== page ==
Long non-coding RNA Tug1 regulates inflammation in microglia and in status epilepticus rats through the NF-κB signaling pathway
Acta Epileptologica volume 4, Article number: 9 (2022)
Inflammation plays an important role in the pathogenesis of status epilepticus (SE). The long non-coding RNA (lncRNA) taurine up-regulated gene1 (Tug1) plays a well-defined role in inflammatory diseases. However, the molecular mechanism of Tug1 in SE progression remains unknown. In present study, we investigated whether Tug1 is involved in microglial inflammation in SE rats.
The SE rat model was established via intraperitoneal injection of lithium chloride-pilocarpine. RNA-binding protein immunoprecipitation (RIP) and RIP sequencing were carried out in rat microglia (RM). Tug1 cloned into the adenovirus was overexpressed in the microglia. Knockdown of Tug1 was performed via siRNA transfection. The level of Tug1 and inflammatory factors IL-1β and TNF-α was examined by real-time polymerase chain reaction (RT-PCR) and western blotting. Protein levels of p65, p-p65, p-ΙκΒα and ΙκΒα were assessed by western blotting.
The RIP-seq result showed 14 lncRNAs that bound to the NF-κB p65 protein in RM. The lncRNA Tug1 directly interacted with p65. The level of declined Tug1 was decreased in the hippocampus of SE rats. Overexpression of Tug1 reduced the LPS-induced inflammation and M1/M2 polarization of microglia, while knockdown of Tug1 aggravated the inflammatory response in microglia. Accordingly, the protein levels of p-p65/p65 and p-ΙκΒα/ΙκΒα were reduced in the Tug1-overexpression microglia and elevated in the Tug1-knockdown microglia.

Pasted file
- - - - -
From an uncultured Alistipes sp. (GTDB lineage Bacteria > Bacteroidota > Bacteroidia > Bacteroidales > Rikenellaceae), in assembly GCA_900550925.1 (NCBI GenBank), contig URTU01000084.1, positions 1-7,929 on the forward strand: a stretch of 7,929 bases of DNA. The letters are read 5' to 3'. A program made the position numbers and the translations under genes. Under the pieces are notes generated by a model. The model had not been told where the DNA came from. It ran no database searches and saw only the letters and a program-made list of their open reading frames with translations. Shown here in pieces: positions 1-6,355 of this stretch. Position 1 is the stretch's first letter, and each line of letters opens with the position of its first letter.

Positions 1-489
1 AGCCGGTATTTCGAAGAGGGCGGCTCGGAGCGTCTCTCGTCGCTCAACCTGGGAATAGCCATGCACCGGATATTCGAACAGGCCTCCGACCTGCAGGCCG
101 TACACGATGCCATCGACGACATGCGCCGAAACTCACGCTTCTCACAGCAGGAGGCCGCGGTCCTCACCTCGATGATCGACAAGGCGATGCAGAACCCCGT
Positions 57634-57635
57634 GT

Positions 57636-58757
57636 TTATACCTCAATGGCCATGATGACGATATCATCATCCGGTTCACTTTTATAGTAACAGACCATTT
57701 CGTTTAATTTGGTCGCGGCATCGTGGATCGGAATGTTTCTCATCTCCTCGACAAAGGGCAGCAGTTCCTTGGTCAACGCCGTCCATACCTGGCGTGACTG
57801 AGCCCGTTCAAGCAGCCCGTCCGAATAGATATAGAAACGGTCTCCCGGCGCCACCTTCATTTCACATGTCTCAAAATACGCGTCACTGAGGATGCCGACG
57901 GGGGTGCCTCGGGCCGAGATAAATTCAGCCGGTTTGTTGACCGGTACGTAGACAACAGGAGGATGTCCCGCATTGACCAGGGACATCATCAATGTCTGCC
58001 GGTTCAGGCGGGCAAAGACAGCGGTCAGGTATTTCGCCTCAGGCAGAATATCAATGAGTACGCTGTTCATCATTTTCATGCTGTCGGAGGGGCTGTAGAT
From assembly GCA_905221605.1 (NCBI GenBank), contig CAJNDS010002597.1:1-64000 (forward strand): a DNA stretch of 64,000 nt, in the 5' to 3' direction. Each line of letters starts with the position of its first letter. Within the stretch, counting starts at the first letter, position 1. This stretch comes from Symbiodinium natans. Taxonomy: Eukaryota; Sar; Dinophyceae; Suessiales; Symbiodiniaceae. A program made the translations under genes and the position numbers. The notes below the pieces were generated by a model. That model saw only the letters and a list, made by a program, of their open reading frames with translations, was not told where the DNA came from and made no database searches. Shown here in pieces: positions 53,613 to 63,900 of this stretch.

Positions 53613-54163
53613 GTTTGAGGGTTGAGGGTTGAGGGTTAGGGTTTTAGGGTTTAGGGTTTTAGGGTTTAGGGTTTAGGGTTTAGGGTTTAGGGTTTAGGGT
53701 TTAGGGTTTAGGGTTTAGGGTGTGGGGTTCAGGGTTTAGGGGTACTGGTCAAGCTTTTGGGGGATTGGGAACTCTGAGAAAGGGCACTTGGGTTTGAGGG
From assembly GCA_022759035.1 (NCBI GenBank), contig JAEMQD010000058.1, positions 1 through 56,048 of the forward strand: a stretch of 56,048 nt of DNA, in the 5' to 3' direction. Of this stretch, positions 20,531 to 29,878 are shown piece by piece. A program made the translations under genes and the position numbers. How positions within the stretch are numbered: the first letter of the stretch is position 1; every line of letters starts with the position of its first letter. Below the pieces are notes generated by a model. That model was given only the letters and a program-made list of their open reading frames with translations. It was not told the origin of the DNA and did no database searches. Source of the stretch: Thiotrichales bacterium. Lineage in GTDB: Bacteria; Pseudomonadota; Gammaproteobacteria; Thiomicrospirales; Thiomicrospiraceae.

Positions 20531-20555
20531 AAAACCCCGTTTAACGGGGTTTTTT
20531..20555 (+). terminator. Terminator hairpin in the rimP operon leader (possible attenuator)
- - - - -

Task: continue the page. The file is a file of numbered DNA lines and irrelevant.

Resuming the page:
These findings indicate that Tug1 modulates the inflammation in microglia through the NF-κB signal pathway, and the Tug1/P65 axis are like to play a significant role in the inflammatory processes, providing a valid target for the therapy of SE.
Status epilepticus (SE) is a common neurological emergency characterized by high mortality. The progression of SE is considered to be closely related to inflammation. Microglia are one type of glial cells with inflammatory functions and contribute to various brain pathologies. Numbers studies have confirmed that microglia are activated in brains of SE, causing a rapid and intense inflammatory cascade. The microglia-mediated inflammation has a major role in status epilepticus. The NF-κB signaling pathway is an important inflammatory pathway. Inhibition of the NF-κB pathway has been demonstrated to attenuate the neuroinflammation in the brains of SE rats and attenuate corresponding damage[7, 8]. However, exogenous inhibitors of NF-κB signaling pathway have limited clinical application due to their toxicity and non-specificity. Therefore, seeking molecules that can endogenously regulate the NF-κB signaling pathway may help solve this problem. Long non-coding RNAs (lncRNAs) are characterized as untranslated RNAs greater than 200 nt in length. As an endogenous small molecule, lncRNAs have a strong gene-regulation ability. Recently studies have been reported that the lncRNAs abnormally expressed in neurological disorders and participate in variety of inflammatory responses[11, 12]. Increasing evidence has suggested that lncRNAs could inhibit inflammation through the NF-κB signaling pathway[13, 14]. Therefore, determining the specific lncRNA(s) that regulate the NF-κB signaling pathway in microglia will help effectively intervene inflammation in the brain.
In this study, we screened for lncRNAs directly binding to NF-κΒ p65 in microglia, and selected one lncRNA (Tug1) for in vitro validation. The expression of the lncRNA Tug1 in rat hippocampus and cultured microglia was confirmed by RT-PCR. Overexpression or knockdown of Tug1 was performed in cultured microglia to verify the mechanism of lncRNA in the NF-κΒ signaling pathway and inflammation.